Arthur v. Moller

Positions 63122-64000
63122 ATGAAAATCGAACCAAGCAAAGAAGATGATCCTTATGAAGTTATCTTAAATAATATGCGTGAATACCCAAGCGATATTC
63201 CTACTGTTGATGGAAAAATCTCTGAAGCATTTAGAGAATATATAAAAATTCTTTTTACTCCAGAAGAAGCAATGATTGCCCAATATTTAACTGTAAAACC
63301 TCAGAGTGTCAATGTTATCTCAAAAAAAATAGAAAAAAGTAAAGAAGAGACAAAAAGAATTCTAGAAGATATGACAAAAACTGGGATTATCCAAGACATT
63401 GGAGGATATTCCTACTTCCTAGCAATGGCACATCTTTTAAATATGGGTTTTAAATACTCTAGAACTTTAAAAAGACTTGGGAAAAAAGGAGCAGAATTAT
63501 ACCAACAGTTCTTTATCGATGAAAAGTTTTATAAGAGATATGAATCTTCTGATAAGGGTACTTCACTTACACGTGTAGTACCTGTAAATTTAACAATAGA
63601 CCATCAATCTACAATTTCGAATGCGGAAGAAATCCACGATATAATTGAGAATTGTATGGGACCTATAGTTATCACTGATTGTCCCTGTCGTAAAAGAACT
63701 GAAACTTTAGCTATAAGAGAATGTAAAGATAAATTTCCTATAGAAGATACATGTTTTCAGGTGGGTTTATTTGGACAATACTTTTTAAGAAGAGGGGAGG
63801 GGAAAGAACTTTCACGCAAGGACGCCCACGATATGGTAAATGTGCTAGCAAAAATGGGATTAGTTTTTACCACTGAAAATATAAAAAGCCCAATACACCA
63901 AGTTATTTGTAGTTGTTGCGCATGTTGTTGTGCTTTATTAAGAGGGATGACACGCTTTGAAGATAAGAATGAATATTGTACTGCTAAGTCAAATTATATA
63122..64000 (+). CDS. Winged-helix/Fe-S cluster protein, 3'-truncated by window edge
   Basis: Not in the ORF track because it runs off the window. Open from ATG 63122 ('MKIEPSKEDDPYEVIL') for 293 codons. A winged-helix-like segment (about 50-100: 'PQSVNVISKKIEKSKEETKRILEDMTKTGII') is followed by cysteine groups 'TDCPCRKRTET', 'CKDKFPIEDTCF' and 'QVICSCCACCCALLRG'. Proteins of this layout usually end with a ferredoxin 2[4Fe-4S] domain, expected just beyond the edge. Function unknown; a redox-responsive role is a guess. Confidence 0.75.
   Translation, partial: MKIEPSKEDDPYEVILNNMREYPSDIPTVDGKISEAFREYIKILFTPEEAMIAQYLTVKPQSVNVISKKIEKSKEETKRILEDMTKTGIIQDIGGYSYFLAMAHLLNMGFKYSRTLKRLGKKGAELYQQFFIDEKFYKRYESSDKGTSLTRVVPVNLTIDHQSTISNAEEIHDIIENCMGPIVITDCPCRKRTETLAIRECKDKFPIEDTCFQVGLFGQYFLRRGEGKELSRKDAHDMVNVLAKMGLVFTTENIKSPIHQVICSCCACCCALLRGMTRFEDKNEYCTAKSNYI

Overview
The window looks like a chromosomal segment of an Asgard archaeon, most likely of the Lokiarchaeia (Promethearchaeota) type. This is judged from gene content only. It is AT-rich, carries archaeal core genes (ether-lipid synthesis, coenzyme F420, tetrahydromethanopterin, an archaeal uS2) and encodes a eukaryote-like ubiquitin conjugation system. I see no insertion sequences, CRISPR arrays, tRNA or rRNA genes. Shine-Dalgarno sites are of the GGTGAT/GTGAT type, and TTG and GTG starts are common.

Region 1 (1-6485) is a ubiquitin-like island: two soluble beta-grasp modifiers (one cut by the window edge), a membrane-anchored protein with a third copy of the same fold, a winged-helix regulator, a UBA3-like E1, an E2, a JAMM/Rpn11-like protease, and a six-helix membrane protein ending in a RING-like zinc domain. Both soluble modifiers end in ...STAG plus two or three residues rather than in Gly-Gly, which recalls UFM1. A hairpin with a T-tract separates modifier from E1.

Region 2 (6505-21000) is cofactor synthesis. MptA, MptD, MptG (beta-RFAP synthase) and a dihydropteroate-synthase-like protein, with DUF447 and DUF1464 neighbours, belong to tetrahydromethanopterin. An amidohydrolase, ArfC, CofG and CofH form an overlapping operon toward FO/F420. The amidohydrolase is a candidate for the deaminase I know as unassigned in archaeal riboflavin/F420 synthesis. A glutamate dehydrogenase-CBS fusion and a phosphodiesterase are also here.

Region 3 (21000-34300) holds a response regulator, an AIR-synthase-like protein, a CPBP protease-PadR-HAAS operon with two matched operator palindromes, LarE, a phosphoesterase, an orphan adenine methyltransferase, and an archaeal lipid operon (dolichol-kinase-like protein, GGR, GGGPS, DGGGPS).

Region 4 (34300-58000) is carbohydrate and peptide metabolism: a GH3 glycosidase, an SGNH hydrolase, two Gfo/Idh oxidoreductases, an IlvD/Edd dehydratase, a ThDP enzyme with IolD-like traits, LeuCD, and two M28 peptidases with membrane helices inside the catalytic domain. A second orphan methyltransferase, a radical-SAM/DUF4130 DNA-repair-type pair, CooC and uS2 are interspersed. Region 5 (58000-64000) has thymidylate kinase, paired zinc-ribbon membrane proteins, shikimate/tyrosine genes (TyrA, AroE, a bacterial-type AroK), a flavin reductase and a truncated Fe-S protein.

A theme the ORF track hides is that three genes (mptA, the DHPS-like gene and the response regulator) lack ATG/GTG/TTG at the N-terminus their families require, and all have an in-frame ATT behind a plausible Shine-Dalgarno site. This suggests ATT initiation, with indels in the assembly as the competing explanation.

In Arthur v. Moller, 97 U.S. 365 (1878), certain chromo-lithographs printed from oil stones upon paper were held subject to the duty levied upon printed paper; and Mr. Justice Hunt, in delivering the opinion of the court, says that "the term `print' or `printing' includes the most of the forms of figures or characters or representations, colored or uncolored, that may be impressed on a yielding surface;" and that "the pictures in question were printed from lithographic stones, by successive impressions, each impression giving a different portion of the view and of a different color. Like other pictures, they are made and used for the purpose of ornament. Equally with engravings, copper plates and lithographs, they are printed, and properly fall within the statutory designation of printed matter. If further argument were needed it would be found in the principle noscitur a sociis. `Printed matter' is named in the list with engravings, maps, charts, illustrated papers. With these printed pictures are naturally associated."